Jean-Luca Godard defined him as “the very symbol of cinema” and numerous colleagues have spent just as many words of esteem for him. Fritz Lang was a central director in the history of this industry, let’s now find out all about his life and career.
Who was Fritz Lang
Fritz Lang, stage name of Friedrich Christian Anton Lang (Vienna, December 5, 1890 – Beverly Hills, August 2, 1976), was an Austrian director. He grew up in the capital together with his brother, his father, a municipal architect and his mother who has a family of Jewish traders behind her. The time has come to choose the address for your school career, Lang it is oriented towards architecture to make the father happy.
From his testimonies, however, we read that dreams of becoming a painter and so in fact he moved to the Academy of Graphic Arts.
Here he trained by dedicating himself to art and literature by reading novels by authors such as Jules Verne or Nietzsche. After completing his studies, he begins to explore Europe and then leaves for Asia and North Africa where he illustrates postcards to earn a living.
The beginning of Fritz Lang’s career
After his stay in Paris he returns to Vienna with the outbreak of the WWI where he is asked to enlist. During the conflict he was seriously injured and was then sent home where he spent two months of his life hospitalized. During this period begins writing screenplays for films managing to get success immediately by selling two. However, he receives a great disappointment when he discovers, going to see one of the films at the cinema, that his name does not appear in the opening credits.
But he manages to redeem himself once in Berlin, the capital of cinema in Germany. Here it works both as script author than as an actor to round up. He made his first film in 1919, “Halbblut” which was lost along with the next due to the Spartacist uprising. He finally gets the hoped-for success with his third film: “Spiders: The Golden Lake”.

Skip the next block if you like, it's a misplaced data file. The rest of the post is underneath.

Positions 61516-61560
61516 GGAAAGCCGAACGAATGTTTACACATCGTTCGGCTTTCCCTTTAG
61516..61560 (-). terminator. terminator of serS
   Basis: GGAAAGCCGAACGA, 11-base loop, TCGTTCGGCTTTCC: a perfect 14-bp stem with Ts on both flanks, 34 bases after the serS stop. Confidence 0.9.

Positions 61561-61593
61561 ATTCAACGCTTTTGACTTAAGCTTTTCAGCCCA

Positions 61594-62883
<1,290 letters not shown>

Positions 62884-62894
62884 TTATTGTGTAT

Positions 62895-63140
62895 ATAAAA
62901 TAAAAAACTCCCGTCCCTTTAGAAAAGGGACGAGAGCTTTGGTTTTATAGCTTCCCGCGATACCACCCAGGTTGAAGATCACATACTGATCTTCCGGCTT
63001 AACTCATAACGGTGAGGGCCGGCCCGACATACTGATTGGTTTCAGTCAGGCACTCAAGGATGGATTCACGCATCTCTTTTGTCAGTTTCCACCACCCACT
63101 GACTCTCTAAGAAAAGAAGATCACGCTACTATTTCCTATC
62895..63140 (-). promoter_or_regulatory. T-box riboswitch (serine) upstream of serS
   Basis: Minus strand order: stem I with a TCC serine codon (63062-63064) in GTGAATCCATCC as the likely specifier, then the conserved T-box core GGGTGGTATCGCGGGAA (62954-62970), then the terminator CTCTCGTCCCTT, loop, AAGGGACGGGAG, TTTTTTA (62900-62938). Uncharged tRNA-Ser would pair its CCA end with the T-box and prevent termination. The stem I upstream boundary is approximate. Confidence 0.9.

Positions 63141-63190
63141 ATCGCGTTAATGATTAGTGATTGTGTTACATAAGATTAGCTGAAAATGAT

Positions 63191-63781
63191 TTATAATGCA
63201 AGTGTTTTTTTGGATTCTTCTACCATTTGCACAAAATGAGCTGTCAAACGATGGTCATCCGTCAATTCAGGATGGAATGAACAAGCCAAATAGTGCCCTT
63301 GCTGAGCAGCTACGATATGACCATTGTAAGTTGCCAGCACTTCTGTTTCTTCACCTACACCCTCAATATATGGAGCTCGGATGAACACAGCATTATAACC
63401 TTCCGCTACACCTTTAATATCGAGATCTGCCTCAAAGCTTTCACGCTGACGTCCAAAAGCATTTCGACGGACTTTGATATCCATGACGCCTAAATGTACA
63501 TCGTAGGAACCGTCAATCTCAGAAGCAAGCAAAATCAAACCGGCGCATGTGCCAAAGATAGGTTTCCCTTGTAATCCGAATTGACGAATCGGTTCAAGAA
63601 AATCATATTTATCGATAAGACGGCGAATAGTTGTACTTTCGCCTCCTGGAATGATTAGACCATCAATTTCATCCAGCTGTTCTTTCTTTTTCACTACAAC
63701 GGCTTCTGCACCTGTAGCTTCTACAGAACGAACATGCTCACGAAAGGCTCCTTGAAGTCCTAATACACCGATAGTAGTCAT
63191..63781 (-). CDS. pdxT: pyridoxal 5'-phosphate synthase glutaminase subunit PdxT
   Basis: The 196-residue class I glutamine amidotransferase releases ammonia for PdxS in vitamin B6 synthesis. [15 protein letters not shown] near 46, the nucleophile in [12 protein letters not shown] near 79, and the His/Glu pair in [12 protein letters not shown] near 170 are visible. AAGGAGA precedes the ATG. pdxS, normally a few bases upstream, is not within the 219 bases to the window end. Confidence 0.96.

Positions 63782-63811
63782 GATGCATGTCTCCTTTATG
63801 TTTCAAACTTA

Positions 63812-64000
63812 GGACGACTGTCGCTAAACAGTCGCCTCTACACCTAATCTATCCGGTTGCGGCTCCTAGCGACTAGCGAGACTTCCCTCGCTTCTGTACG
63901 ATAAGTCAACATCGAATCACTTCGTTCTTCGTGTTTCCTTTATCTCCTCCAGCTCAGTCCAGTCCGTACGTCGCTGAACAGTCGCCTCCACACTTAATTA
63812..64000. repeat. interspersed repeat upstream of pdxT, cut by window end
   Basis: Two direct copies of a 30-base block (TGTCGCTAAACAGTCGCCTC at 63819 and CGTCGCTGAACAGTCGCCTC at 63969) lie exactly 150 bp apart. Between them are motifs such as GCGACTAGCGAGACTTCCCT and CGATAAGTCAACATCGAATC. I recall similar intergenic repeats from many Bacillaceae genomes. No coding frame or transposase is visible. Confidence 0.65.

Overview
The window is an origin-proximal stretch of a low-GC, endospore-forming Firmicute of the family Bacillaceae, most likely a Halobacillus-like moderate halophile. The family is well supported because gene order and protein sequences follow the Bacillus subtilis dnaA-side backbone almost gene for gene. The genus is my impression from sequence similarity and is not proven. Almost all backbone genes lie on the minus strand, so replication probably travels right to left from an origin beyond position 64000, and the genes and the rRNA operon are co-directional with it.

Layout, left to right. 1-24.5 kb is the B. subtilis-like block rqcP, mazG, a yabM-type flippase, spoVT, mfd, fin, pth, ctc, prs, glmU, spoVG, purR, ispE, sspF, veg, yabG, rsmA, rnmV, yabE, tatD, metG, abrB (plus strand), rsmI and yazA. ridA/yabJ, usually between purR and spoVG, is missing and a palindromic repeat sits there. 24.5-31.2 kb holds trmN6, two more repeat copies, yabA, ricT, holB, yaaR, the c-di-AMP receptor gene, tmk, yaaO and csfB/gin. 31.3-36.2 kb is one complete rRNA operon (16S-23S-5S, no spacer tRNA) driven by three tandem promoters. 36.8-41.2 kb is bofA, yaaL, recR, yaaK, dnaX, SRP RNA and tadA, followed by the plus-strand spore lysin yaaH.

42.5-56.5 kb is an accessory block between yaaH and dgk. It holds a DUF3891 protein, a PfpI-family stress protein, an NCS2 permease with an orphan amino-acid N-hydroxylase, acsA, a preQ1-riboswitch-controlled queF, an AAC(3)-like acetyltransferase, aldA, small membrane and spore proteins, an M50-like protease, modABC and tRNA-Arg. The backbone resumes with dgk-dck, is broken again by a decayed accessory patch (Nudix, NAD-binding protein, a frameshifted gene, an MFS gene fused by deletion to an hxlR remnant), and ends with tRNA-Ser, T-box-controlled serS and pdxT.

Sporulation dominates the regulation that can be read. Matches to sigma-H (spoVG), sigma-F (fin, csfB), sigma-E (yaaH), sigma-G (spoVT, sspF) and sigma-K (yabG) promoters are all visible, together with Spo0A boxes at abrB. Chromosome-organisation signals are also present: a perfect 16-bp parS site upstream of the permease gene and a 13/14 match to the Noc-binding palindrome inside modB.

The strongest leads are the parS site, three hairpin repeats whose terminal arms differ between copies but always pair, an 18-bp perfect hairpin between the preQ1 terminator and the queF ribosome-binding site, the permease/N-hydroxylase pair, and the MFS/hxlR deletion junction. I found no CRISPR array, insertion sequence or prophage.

Fritz Lang’s Hollywood hit
However, one of the most important moments of his life is the meeting with Thea von Harbou, the writer with whom he creates a very successful artistic and sentimental partnership. With her, for example, he creates one of the greatest masterpieces in the history of cinema: Metropolis.
With the imposition of Nazism he receives interesting job offers from Minister Goebbels, but decides to refuse and move to France where he continues with his work for a short time before accepting the Goldwyn-Mayer’s proposal in Hollywood. Here he has the opportunity to express his artistic vein by freely passing from one genre to another. Note for example the busy films, noir or melodramas, interrupted by exceptions such as “Rancho Notorious” a romantic western starring Marlene Dietrich.